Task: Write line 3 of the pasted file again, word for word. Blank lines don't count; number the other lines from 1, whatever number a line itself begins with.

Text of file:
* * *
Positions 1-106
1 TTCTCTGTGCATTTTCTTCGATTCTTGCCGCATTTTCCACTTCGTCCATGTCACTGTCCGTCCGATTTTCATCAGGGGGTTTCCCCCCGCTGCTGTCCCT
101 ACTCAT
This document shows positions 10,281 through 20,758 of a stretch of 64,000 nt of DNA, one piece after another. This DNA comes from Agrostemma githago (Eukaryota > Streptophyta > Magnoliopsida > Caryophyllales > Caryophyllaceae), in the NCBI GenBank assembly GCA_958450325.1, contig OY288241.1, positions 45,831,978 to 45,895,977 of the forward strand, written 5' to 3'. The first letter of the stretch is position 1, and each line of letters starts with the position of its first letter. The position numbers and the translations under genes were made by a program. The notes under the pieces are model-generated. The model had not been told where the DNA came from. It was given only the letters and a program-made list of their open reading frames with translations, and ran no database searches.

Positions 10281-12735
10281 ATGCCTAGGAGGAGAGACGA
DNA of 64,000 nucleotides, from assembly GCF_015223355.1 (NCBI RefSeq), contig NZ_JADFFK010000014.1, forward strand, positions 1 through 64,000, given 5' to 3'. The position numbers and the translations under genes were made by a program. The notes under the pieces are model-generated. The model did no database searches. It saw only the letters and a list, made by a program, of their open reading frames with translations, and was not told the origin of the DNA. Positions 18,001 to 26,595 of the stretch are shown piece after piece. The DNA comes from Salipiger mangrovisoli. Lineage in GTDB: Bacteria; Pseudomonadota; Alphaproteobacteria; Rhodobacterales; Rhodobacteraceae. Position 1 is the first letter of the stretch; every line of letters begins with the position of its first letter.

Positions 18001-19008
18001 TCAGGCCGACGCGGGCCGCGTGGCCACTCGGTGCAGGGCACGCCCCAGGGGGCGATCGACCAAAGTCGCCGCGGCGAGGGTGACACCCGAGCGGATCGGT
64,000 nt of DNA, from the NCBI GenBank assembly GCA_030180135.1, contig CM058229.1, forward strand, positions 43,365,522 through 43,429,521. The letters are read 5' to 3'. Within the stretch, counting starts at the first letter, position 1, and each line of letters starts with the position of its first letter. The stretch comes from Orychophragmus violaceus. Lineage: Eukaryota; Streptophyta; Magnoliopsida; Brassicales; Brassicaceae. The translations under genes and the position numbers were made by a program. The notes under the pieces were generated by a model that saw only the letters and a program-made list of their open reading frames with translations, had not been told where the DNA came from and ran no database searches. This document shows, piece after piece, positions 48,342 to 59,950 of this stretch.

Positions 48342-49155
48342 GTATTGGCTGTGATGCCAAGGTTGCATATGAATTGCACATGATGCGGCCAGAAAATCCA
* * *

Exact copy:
101 ACTCAT